THE WRITING ON THE BLACK T-SHIRT READ, “What if the Hokey Pokey really is what it’s all about?” The gray ponytail hair and goatee beard on the balding head of the 50ish year old man wearing the shirt gave the appearance of a modern day, aging Faustian character Mephistopheles, the Johann Wolfgang von Goethe‘s devil magician. The 50ish year old man wore his black sense of humor confidently.
The “What if” phrase challenges assumptions and beliefs that religions tell of purposes for life. The full sentence offers the magic of the Hokey Pokey to replace these beliefs.
The Hokey Pokey exists today as a derivation of hocus pocus, a pretend magic incantation used by parisheners in the past to mock priests conducting Latin Mass and the misunderstood activities of scientists.
Do teachers do The Hokey Pokey in classrooms as parisheners reportedly did in church? Do teachers substitute for scientific facts their own form of hocus pocus or other magic in their lessons? Have they made through their lessons a Fasutian bargain with the devil?
Arguably, from a learners’ view, too many lessons offered by teachers appear as, probably unintended, parodies of scientific descriptions of what people do to learn. Teachers do not plan lessons in order to apply these descriptions. If you doubt this claim, ask teachers to tell you step-by-step through a lesson which scientific description they apply in order for students to complete a lesson successfully and promptly.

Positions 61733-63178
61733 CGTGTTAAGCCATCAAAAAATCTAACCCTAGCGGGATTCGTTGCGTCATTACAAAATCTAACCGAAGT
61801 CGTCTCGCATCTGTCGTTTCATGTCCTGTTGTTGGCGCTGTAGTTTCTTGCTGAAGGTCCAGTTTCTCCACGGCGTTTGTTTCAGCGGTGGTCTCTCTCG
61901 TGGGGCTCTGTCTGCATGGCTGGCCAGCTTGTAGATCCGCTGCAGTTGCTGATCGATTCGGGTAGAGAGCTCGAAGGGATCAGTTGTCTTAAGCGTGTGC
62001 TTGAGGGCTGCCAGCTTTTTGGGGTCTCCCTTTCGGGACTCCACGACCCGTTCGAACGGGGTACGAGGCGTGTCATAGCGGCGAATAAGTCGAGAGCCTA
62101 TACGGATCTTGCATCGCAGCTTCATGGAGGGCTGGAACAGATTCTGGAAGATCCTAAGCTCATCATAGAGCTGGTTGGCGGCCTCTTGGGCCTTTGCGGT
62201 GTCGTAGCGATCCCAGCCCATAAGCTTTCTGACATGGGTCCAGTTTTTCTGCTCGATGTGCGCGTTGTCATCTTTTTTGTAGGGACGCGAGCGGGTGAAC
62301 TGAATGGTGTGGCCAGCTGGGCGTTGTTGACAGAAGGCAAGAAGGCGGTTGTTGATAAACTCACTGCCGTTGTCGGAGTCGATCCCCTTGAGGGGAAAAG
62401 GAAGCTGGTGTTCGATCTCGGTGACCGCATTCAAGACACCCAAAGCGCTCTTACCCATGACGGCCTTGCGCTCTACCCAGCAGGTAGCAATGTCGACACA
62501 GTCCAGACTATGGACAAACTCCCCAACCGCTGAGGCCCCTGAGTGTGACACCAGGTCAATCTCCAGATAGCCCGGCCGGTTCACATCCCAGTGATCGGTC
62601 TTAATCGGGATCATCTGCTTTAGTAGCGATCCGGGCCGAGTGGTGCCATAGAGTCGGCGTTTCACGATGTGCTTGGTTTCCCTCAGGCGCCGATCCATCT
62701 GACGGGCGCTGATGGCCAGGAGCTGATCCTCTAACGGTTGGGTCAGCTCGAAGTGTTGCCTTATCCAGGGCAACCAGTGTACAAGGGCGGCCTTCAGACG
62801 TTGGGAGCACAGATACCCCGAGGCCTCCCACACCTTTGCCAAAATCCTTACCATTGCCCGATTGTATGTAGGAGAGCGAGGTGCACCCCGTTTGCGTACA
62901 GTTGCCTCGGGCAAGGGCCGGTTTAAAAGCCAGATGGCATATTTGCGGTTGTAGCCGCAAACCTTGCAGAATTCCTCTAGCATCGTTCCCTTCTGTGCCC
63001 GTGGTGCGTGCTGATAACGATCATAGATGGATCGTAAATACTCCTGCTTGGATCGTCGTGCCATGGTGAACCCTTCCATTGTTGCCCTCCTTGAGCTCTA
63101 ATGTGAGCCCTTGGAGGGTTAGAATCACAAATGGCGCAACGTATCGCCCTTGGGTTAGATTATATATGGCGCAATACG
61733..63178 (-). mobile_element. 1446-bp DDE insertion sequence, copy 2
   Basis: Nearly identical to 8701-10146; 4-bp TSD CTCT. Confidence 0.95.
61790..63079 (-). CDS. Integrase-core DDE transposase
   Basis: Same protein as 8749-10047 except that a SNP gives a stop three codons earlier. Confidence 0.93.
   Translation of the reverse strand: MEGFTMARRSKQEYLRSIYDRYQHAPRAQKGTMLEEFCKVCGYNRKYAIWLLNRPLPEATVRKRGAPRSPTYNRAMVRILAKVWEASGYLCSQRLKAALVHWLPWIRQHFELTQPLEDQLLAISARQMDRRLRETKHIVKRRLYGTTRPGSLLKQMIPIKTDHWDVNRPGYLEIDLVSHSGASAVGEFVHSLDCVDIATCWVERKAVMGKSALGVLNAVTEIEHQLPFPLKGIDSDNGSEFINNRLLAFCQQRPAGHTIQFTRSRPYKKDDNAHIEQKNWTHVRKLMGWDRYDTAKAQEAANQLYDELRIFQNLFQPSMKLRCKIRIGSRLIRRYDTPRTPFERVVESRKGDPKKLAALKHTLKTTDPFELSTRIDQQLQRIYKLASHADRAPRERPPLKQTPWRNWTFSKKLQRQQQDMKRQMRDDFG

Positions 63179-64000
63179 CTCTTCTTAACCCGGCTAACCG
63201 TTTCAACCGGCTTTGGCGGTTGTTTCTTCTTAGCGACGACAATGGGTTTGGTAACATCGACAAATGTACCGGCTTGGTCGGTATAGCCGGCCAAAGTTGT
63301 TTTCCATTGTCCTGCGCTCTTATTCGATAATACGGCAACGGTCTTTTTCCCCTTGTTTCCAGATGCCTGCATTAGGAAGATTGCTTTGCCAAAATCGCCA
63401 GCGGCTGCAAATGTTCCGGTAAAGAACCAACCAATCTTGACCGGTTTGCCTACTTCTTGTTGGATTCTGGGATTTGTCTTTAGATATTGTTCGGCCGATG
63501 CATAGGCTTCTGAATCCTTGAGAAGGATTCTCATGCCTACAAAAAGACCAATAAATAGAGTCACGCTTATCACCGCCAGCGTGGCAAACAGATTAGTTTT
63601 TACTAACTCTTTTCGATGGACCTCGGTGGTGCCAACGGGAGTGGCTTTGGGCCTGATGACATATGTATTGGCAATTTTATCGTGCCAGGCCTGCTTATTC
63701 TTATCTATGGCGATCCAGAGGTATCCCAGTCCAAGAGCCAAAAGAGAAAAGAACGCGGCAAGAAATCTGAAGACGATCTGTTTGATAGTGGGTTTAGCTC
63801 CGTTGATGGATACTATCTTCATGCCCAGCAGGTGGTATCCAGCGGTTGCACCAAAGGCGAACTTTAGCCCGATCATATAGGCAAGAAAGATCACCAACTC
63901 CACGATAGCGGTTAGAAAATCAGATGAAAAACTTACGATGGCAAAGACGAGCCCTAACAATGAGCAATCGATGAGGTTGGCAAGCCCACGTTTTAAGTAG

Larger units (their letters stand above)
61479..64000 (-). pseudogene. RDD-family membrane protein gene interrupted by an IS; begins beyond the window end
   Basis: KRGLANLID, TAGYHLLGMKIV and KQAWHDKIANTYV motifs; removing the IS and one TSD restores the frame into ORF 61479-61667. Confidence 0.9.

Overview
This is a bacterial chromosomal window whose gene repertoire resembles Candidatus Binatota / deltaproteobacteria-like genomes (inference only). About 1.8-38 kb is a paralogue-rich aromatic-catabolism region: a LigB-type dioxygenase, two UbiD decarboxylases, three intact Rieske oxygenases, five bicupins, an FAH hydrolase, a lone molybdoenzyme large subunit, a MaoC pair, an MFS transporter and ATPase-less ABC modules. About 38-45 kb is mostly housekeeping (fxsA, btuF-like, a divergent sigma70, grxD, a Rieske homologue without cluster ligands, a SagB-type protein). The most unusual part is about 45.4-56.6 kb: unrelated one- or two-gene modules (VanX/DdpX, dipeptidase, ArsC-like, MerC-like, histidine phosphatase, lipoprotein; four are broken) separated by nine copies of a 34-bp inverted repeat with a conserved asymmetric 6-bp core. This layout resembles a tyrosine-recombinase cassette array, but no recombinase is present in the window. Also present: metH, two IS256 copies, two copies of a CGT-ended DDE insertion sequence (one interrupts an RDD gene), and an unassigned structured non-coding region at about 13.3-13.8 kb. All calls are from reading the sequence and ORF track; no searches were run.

Instead, teachers and other educators appear to rely on The Hokey Pokey to connect their instruction of the content of a lesson with what learners do to complete the lesson successfully.
The resulting normal curve distribution of academic performance indicates that chance (hocus pocus), not applying scientific principles of learning, link instruction, content, and learning in classrooms today.
Do you accept the use of T-Shirt Wisdom(TM) of The Hokey Pokey as adequate for teaching in today’s classrooms? Do you want results from your taxes going to public education to rely on chance?
Last Edited: September 21, 2015